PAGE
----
Council of Advisors
March 23, 2005 5:35 PM   Subscribe

I know this is a longshot, but has anybody ever been contacted by a group calling itself the "Council of Advisors" from an investment firm called the Gerson Lehrman Group?

They want to pay me to provide them (or their clients) with non-confidential information about a former employer of mine who is probably about to go public. Google only provides limited info. Should I run in the opposite direction? Is this a scam?
posted by punkfloyd to Work & Money (6 answers total) 1 user marked this as a favorite
They appear to be a legitamate (i.e., they really exist) firm. I have no advice as to whether you should accept their offer but provide this information so that you can learn more about them. You may email me if you would like additonal articles.

"The Doctor Is In And, Increasingly, Advising Investors," WSJ, December 3, 2004:

Reports on the use of advice from medical experts and physicians by hedge funds and investment companies to make informed decisions on healthcare related stocks. Resignation of Eric Topol, a chairman at Cleveland Clinic, from the hedge fund Great Point Partners LLC, which invested in Merck; Types of services given by doctors to investors; Use of the advice of doctors by Leerink Swan & Co. and Gerson Lehrman Group.

"40 Under 40: Mark Gerson, 30; CEO, Gerson Lehrman Group"
Crain's New York Business, Jan 27, 2003:

The Gerson Lehrman Group, which published industry reports for money managers, was a dud when it was founded in 1998. Rather than give up, Chief Executive Mark Gerson met with an average of 10 potential clients a week. The driven networker learned that Wall Streeters want access to industry experts, not more reading material.

He changed the company's strategy-and its fortunes. Gerson Lehrman has grown from Mr. Gerson and co-founder Thomas Lehrman to a staff of 43 serving 274 customers, who pay as much as $500,000 a year to be hooked up with the firm's roster of experts. Last year, sales hit $25 million, and the company was profitable.

Mr. Gerson's politics have won him attention from such leading conservative forces as George Will, who wrote a Newsweek column about him, and the Manhattan Institute. Last summer, Mr. Gerson became the youngest person ever to be elected to that think tank's board of directors.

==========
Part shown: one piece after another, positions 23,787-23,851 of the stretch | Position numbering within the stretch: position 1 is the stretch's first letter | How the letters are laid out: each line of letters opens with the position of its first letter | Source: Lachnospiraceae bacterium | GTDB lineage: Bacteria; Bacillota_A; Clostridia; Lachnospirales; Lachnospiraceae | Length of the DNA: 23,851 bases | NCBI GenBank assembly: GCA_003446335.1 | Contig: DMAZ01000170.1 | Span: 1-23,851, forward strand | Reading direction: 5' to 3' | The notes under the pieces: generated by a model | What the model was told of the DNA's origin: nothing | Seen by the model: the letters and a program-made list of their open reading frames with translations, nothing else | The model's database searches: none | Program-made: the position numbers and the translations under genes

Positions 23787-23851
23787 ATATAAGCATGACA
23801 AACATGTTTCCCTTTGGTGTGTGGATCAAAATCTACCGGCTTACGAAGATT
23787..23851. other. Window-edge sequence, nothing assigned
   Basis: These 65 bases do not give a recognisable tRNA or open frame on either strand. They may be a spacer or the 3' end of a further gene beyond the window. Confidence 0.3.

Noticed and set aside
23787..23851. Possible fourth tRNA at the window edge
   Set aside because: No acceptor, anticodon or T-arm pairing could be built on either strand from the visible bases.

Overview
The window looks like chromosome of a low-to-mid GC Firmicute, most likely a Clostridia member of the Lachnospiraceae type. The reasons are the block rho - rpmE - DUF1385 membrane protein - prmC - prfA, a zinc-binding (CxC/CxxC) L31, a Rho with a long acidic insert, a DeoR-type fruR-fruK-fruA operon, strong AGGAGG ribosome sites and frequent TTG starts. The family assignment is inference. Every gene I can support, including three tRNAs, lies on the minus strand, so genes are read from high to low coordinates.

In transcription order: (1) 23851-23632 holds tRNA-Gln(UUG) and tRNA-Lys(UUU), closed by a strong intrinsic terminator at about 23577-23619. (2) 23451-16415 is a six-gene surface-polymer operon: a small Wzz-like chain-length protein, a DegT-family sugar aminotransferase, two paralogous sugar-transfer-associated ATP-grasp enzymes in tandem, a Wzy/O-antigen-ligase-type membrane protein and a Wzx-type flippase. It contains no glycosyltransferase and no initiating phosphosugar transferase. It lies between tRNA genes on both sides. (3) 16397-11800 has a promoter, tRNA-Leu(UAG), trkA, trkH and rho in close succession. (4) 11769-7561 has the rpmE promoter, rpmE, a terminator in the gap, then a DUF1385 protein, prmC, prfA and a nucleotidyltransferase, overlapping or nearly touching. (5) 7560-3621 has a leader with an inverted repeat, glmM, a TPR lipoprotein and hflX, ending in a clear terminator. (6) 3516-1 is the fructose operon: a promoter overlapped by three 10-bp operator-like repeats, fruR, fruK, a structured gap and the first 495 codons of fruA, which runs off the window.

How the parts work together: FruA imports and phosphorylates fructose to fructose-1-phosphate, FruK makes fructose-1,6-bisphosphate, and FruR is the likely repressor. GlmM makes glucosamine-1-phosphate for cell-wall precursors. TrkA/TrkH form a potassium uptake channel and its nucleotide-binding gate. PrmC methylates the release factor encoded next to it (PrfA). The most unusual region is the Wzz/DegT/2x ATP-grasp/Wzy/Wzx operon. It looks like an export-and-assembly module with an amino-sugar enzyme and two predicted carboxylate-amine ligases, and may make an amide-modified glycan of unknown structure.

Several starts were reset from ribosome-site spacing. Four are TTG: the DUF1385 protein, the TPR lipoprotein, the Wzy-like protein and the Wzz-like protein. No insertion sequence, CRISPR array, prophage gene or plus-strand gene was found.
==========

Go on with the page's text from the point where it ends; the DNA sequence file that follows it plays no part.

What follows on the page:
He learned to be flexible early on. Growing up with left-leaning parents, the Short Hills, N.J., native always assumed he was a liberal. But working summers during high school at a day camp for the mentally handicapped changed his mind.

Many of the counselors were Republicans. Exposure to them made Mr. Gerson a passionate conservative. He has written one book and edited another on the neo-conservative political movement. He penned a third, In the Classroom, describing his experiences as a teacher in an inner-city school.

"Mark is one of those rare men, whether young or old, who combines a great passion for ideas with a tremendous propensity for entrepreneurship," says Roger Hertog, chairman of the Manhattan Institute.
posted by mlis at 5:52 PM on March 23, 2005

Thank you MLIS.

ikkyu2, WTF?
posted by punkfloyd at 7:05 PM on March 23, 2005

punkfloyd, I am not familiar with US libel law, but it might pay to get some advice on what liability you will have. Will these guys indemnify you for anything you say? It would also pay to review any contracts or agreements you signed with your former employer that might limit your freedom to talk about them.
posted by i_am_joe's_spleen at 8:12 PM on March 23, 2005

FWIW, I have been a Council member for about a year. I've had no issue, other than the occasional analyst trying to get me to go beyond the bounds of confidentiality. A simple "I'll not answer that question" usually suffices.

As far as I'm concerned, they are legit (and the checks clear!)

I do agree with IAJS that you should check any agreements you signed with your former employer before you sign up.
posted by Expat at 11:52 PM on March 23, 2005

thanks i_am_joe's_spleen and Expat.
posted by punkfloyd at 5:15 AM on March 24, 2005

GLG is entirely legitimate. A piece of advice I'd give you is set your rate high. Their clients are used to paying $500-$1000 an hour for professional advice from their lawyers, bankers and strategy consultants; you won't land a single engagement because you price yourself cheap -- you'll simply leave money on the table.
posted by MattD at 5:24 AM on March 24, 2005

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